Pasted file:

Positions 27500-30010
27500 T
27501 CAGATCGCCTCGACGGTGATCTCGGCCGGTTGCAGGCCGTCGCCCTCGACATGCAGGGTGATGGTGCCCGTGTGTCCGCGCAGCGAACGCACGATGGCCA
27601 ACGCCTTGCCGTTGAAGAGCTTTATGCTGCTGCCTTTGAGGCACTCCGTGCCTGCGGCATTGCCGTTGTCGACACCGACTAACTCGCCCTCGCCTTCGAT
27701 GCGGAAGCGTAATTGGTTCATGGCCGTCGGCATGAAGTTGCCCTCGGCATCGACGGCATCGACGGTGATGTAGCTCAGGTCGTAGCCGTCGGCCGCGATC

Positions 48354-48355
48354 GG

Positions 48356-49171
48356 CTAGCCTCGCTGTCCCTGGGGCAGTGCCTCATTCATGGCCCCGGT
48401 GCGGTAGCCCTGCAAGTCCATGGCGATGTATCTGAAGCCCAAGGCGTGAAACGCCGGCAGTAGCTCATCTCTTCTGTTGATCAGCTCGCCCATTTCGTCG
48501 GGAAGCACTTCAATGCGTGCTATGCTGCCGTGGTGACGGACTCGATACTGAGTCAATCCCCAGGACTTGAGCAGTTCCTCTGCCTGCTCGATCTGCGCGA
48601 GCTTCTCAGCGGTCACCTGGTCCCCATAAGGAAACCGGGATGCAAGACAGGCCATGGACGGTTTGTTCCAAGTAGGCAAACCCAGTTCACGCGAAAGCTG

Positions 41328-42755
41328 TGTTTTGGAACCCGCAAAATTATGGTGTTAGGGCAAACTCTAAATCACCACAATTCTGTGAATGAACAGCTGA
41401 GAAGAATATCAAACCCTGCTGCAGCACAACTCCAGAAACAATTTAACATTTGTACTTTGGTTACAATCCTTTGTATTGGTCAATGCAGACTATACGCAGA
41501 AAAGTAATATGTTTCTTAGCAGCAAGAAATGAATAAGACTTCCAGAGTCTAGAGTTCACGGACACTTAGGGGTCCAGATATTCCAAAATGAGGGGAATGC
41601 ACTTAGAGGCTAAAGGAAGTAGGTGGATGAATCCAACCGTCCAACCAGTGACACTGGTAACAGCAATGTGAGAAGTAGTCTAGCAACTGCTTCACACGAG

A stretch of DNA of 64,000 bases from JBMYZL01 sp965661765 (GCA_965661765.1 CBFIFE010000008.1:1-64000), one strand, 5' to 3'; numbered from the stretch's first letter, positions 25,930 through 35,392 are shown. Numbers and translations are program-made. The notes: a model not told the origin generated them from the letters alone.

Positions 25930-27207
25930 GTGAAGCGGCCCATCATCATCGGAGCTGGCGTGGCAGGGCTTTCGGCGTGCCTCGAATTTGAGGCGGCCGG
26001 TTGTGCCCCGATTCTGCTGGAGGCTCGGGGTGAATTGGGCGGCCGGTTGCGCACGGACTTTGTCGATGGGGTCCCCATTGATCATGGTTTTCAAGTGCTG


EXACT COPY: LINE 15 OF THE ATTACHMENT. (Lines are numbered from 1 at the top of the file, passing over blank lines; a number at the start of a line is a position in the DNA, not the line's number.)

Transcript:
41401 GAAGAATATCAAACCCTGCTGCAGCACAACTCCAGAAACAATTTAACATTTGTACTTTGGTTACAATCCTTTGTATTGGTCAATGCAGACTATACGCAGA